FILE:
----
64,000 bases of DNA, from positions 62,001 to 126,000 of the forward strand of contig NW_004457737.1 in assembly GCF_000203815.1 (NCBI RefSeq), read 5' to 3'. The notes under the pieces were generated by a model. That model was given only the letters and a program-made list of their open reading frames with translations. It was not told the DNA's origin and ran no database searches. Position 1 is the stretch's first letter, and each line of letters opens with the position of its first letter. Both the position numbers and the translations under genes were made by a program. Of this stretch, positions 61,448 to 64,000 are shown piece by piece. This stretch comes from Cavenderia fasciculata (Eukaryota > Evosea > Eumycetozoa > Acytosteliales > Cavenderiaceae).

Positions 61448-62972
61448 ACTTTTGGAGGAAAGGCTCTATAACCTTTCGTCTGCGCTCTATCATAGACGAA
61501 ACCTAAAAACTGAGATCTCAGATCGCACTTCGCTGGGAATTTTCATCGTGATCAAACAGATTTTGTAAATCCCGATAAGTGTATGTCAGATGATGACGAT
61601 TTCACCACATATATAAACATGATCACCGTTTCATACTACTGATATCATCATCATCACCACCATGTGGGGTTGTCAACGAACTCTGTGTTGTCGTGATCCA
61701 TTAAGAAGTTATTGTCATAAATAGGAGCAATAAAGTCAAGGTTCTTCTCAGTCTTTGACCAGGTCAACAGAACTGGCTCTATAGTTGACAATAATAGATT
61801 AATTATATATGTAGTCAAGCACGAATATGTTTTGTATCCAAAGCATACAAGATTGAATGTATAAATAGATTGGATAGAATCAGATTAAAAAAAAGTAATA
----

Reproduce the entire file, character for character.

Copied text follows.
64,000 bases of DNA, from positions 62,001 to 126,000 of the forward strand of contig NW_004457737.1 in assembly GCF_000203815.1 (NCBI RefSeq), read 5' to 3'. The notes under the pieces were generated by a model. That model was given only the letters and a program-made list of their open reading frames with translations. It was not told the DNA's origin and ran no database searches. Position 1 is the stretch's first letter, and each line of letters opens with the position of its first letter. Both the position numbers and the translations under genes were made by a program. Of this stretch, positions 61,448 to 64,000 are shown piece by piece. This stretch comes from Cavenderia fasciculata (Eukaryota > Evosea > Eumycetozoa > Acytosteliales > Cavenderiaceae).

Positions 61448-62972
61448 ACTTTTGGAGGAAAGGCTCTATAACCTTTCGTCTGCGCTCTATCATAGACGAA
61501 ACCTAAAAACTGAGATCTCAGATCGCACTTCGCTGGGAATTTTCATCGTGATCAAACAGATTTTGTAAATCCCGATAAGTGTATGTCAGATGATGACGAT
61601 TTCACCACATATATAAACATGATCACCGTTTCATACTACTGATATCATCATCATCACCACCATGTGGGGTTGTCAACGAACTCTGTGTTGTCGTGATCCA
61701 TTAAGAAGTTATTGTCATAAATAGGAGCAATAAAGTCAAGGTTCTTCTCAGTCTTTGACCAGGTCAACAGAACTGGCTCTATAGTTGACAATAATAGATT
61801 AATTATATATGTAGTCAAGCACGAATATGTTTTGTATCCAAAGCATACAAGATTGAATGTATAAATAGATTGGATAGAATCAGATTAAAAAAAAGTAATA